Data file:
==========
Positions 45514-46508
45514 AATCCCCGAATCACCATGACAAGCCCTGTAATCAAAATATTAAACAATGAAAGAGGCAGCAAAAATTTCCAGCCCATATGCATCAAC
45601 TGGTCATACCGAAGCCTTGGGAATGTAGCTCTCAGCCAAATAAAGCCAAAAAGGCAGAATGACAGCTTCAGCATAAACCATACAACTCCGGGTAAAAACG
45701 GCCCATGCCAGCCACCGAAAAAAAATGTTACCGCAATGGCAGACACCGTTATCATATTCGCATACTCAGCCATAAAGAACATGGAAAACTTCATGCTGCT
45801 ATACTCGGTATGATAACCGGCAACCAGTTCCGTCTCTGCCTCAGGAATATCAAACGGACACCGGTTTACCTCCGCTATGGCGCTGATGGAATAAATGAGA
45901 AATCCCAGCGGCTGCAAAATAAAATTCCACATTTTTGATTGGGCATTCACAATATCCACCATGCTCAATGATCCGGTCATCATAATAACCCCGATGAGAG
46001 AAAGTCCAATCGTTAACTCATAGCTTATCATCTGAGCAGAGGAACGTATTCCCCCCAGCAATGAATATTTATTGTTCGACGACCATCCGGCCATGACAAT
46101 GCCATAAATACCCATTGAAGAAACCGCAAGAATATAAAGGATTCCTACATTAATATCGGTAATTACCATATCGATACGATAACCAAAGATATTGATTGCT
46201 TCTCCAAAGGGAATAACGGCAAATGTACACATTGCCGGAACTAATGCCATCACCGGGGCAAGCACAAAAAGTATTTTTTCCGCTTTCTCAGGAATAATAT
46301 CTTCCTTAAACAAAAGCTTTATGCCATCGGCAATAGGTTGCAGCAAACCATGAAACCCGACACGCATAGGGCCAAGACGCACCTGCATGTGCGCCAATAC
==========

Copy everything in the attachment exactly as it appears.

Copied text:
Positions 45514-46508
45514 AATCCCCGAATCACCATGACAAGCCCTGTAATCAAAATATTAAACAATGAAAGAGGCAGCAAAAATTTCCAGCCCATATGCATCAAC
45601 TGGTCATACCGAAGCCTTGGGAATGTAGCTCTCAGCCAAATAAAGCCAAAAAGGCAGAATGACAGCTTCAGCATAAACCATACAACTCCGGGTAAAAACG
45701 GCCCATGCCAGCCACCGAAAAAAAATGTTACCGCAATGGCAGACACCGTTATCATATTCGCATACTCAGCCATAAAGAACATGGAAAACTTCATGCTGCT
45801 ATACTCGGTATGATAACCGGCAACCAGTTCCGTCTCTGCCTCAGGAATATCAAACGGACACCGGTTTACCTCCGCTATGGCGCTGATGGAATAAATGAGA
45901 AATCCCAGCGGCTGCAAAATAAAATTCCACATTTTTGATTGGGCATTCACAATATCCACCATGCTCAATGATCCGGTCATCATAATAACCCCGATGAGAG
46001 AAAGTCCAATCGTTAACTCATAGCTTATCATCTGAGCAGAGGAACGTATTCCCCCCAGCAATGAATATTTATTGTTCGACGACCATCCGGCCATGACAAT
46101 GCCATAAATACCCATTGAAGAAACCGCAAGAATATAAAGGATTCCTACATTAATATCGGTAATTACCATATCGATACGATAACCAAAGATATTGATTGCT
46201 TCTCCAAAGGGAATAACGGCAAATGTACACATTGCCGGAACTAATGCCATCACCGGGGCAAGCACAAAAAGTATTTTTTCCGCTTTCTCAGGAATAATAT
46301 CTTCCTTAAACAAAAGCTTTATGCCATCGGCAATAGGTTGCAGCAAACCATGAAACCCGACACGCATAGGGCCAAGACGCACCTGCATGTGCGCCAATAC